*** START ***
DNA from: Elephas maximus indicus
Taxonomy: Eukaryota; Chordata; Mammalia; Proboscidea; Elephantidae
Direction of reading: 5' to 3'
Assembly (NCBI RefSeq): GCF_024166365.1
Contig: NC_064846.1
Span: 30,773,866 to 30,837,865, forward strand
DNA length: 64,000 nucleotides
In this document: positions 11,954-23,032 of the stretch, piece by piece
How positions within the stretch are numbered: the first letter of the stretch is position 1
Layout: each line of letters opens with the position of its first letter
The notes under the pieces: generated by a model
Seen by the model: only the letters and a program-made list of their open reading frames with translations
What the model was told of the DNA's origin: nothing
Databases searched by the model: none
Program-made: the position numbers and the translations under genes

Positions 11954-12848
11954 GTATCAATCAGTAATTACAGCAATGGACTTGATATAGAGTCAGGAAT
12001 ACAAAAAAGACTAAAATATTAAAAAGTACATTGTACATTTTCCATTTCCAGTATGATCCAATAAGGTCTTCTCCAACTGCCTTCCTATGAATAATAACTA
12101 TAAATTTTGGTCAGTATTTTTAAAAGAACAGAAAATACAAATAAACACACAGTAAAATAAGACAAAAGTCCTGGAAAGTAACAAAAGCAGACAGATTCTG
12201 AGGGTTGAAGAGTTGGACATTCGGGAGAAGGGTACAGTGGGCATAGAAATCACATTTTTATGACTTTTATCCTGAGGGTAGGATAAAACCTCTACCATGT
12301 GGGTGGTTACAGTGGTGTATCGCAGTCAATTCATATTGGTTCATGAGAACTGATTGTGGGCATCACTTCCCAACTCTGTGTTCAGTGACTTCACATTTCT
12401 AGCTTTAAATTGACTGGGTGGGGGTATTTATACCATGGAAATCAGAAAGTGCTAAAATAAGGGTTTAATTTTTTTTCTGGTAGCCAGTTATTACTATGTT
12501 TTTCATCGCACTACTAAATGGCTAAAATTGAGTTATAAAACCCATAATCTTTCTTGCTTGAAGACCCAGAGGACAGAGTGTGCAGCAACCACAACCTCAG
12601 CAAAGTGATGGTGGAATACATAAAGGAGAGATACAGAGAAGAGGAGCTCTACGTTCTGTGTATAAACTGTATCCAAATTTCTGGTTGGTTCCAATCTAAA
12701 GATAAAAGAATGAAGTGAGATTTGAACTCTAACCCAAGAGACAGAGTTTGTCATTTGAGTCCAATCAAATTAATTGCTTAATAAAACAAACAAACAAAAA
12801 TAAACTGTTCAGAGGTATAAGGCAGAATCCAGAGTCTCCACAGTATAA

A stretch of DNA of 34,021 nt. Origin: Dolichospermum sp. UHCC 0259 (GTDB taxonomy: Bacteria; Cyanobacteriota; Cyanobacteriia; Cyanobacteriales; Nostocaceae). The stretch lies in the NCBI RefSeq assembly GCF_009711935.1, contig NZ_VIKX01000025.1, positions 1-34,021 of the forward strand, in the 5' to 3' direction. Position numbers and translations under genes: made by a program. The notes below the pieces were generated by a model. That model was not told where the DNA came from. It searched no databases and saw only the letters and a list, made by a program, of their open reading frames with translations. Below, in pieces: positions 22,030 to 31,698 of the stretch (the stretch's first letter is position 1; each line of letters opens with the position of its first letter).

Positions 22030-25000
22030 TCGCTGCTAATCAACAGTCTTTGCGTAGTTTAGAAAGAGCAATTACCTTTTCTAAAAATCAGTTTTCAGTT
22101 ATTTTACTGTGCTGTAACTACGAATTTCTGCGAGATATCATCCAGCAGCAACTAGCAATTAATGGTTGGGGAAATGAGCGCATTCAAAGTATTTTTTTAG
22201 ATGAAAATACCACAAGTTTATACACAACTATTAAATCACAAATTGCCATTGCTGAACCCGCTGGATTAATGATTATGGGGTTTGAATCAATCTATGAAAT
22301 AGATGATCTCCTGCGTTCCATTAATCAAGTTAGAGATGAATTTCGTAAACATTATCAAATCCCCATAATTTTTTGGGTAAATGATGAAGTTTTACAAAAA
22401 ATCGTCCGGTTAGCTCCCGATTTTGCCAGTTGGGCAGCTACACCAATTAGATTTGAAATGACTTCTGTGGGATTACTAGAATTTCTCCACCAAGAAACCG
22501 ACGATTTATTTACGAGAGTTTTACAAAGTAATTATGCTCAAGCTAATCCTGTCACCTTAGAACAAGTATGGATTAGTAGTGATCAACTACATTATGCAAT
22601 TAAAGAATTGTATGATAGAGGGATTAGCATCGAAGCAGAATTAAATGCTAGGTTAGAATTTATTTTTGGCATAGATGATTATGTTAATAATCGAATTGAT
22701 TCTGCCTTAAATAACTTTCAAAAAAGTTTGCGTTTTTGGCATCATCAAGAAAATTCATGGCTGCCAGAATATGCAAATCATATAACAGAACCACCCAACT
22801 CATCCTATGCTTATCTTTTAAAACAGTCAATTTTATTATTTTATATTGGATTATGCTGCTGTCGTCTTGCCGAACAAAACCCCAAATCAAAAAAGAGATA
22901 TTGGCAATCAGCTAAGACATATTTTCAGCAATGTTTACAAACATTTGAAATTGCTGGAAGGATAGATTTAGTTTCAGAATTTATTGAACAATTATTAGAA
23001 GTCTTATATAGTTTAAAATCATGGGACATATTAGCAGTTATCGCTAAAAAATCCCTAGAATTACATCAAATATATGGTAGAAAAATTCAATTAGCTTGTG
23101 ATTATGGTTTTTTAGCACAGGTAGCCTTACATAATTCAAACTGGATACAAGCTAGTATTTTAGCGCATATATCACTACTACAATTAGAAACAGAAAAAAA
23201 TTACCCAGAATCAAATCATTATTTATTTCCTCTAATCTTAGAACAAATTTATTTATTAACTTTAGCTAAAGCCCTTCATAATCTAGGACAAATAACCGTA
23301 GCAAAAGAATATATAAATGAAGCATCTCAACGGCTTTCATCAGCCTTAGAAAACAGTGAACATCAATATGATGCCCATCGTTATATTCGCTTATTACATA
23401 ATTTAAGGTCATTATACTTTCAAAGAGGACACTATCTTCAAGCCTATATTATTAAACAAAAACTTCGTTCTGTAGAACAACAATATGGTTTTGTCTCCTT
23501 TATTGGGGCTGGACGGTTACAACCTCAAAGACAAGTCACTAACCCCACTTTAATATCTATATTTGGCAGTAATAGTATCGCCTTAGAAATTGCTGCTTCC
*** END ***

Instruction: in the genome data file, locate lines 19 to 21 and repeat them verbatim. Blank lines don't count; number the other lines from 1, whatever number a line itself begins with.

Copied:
12101 TAAATTTTGGTCAGTATTTTTAAAAGAACAGAAAATACAAATAAACACACAGTAAAATAAGACAAAAGTCCTGGAAAGTAACAAAAGCAGACAGATTCTG
12201 AGGGTTGAAGAGTTGGACATTCGGGAGAAGGGTACAGTGGGCATAGAAATCACATTTTTATGACTTTTATCCTGAGGGTAGGATAAAACCTCTACCATGT
12301 GGGTGGTTACAGTGGTGTATCGCAGTCAATTCATATTGGTTCATGAGAACTGATTGTGGGCATCACTTCCCAACTCTGTGTTCAGTGACTTCACATTTCT